From there, the timeline can realign itself to what actually happened, since Boromir was on his way because of the dreams and others were en route as well; the Council of Elrond was 10/25, and the official Fellowship left on Christmas Day. I don’t think that would have been moved up, necessarily, because there were messengers out. And Gandalf would have certainly wanted Aragorn there, wherever he’d be coming from. I never realized that Boromir only arrived the night before the CofE… But even if, given an earlier arrival by Frodo, the CofE was held earlier, I don’t think the Fellowship’s departure would have been held up… When did Legolas get there, and Gloin and Gimli? Hm. If the timeline did not realign, and the CofE was held before Legolas could show up and confess to the mislaying of Gollum – and if Frodo got there in July, that would be likely, wouldn’t it? – then … I can’t even conjecture on what the Fellowship of the Ring would have looked like.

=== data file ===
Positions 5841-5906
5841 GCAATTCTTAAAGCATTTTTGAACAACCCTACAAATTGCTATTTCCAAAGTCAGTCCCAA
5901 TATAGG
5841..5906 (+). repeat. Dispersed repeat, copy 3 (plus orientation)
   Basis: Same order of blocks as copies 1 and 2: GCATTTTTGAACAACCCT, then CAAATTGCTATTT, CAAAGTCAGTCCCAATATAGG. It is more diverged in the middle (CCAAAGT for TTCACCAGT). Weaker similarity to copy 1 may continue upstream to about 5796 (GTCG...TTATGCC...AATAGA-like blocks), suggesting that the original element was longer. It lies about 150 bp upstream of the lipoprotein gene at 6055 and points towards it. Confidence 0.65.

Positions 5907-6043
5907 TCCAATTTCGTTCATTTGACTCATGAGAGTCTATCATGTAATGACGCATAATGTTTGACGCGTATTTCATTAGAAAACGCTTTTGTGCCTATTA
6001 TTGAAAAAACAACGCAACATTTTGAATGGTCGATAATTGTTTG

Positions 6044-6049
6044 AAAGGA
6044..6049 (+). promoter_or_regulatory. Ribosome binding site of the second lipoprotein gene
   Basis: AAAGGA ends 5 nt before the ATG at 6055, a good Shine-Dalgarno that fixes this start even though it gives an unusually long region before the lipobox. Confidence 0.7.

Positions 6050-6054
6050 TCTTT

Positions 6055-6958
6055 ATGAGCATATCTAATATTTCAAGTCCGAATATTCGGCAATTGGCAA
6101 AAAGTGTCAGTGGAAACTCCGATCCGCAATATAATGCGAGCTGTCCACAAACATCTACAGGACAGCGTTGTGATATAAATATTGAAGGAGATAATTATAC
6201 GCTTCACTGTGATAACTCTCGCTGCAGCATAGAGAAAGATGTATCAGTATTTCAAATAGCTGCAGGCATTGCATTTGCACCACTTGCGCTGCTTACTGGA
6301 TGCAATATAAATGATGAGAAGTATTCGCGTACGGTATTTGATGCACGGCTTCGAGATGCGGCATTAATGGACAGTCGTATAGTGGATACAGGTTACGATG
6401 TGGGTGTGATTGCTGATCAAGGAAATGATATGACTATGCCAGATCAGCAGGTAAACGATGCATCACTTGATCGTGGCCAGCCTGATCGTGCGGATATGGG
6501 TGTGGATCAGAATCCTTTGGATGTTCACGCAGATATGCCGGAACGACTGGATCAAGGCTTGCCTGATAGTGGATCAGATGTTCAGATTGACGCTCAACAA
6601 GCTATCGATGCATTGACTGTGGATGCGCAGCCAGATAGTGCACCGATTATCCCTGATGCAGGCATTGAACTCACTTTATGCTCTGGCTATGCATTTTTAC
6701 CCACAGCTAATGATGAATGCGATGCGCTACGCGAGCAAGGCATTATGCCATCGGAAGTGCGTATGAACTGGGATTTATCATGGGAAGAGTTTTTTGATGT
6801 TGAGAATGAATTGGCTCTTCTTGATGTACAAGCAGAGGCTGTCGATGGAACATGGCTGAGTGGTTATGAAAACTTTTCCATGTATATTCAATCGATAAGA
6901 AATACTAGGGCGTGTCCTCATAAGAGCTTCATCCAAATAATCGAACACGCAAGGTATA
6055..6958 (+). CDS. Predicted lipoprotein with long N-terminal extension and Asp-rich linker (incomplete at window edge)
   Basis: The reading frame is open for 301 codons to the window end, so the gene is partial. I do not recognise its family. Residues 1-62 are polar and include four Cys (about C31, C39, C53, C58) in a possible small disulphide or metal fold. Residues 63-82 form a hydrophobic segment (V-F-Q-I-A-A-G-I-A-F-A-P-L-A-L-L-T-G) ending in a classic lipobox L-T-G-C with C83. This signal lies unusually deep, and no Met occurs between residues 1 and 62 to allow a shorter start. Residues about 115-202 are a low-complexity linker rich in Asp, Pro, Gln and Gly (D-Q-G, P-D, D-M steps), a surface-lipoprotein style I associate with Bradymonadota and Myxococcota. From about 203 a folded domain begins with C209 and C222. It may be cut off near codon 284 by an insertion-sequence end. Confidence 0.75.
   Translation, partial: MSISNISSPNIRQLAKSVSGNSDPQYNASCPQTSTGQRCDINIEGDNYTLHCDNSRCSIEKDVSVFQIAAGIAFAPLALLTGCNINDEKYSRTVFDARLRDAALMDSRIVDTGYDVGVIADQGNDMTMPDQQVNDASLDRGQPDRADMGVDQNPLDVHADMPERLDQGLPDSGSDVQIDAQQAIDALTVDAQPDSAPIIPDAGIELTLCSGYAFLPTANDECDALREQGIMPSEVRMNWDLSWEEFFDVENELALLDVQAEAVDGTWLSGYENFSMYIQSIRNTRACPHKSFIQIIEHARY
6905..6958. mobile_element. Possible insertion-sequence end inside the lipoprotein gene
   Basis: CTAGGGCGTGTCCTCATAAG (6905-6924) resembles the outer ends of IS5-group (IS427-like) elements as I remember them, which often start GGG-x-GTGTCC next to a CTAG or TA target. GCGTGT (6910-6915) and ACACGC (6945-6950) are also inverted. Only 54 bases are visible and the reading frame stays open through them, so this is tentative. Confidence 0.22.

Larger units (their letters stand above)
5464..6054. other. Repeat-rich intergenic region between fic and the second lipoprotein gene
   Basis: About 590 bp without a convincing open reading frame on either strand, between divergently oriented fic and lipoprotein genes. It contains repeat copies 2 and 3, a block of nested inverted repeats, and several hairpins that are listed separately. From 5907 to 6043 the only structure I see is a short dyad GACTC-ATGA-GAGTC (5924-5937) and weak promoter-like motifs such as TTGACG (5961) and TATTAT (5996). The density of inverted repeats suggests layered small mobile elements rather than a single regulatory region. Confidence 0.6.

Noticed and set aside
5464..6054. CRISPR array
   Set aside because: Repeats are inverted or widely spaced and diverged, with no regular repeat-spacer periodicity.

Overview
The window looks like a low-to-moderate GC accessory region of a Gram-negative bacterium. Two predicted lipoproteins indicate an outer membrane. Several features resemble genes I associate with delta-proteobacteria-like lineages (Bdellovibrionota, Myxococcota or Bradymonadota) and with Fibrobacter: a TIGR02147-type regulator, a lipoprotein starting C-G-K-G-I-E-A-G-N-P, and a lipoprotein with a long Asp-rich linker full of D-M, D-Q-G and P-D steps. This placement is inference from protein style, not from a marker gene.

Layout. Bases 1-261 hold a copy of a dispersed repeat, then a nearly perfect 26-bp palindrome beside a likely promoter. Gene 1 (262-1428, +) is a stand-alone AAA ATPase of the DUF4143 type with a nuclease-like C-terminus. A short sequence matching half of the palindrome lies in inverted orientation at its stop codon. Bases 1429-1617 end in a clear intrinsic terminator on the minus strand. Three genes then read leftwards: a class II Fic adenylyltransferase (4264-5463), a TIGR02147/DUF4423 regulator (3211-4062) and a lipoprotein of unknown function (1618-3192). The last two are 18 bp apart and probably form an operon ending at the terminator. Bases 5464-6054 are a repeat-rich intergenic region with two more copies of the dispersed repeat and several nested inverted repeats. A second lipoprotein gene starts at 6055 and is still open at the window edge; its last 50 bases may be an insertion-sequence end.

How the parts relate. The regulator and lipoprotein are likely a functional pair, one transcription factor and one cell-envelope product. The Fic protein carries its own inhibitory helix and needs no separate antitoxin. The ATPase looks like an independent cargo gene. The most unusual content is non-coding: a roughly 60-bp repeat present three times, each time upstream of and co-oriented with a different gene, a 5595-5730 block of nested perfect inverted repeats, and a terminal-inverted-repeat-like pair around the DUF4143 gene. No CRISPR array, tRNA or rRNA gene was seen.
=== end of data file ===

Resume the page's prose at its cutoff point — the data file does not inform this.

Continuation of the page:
It would have been wise to have left Bag End on June 1, in that the Black Riders didn’t get near the Shire until just about the Birthday; if their timeline was not altered, they would have to play catch-up. Frodo would not have been wounded. Fatty Bolger would have been spared a whopper of a scare.
If Frodo hadn’t been wounded, would he have been more or less likely to be successful in the journey to destroy the Ring?
But here’s the thing. If he was riding herd on the hobbits all through June, Gandalf might not have gotten the word that made him anxious and impelled him to leave Bag End. He might have done as he did with Bilbo and the dwarves and left them all on their own while he went off to check things out (and get captured at Orthanc) – but what if he made the decision to stay with them? What if he was worried enough about the Black Riders, and Gollum, and the idea that Frodo might find some way to drop anchor somewhere and dither, and decided to remain as the hobbits’ escort? He might not have proof that Saruman had gone dark (and what if then Saruman was invited to the COE? Yikes), which would have left a major threat at their margins. He might never have befriended Shadowfax, which would have hindered him at quite a few important moments.
My head is spinning a bit. That is a great deal of plot to hang on a few months’ waffling and inertia.
Back to Chapter 3 tomorrow.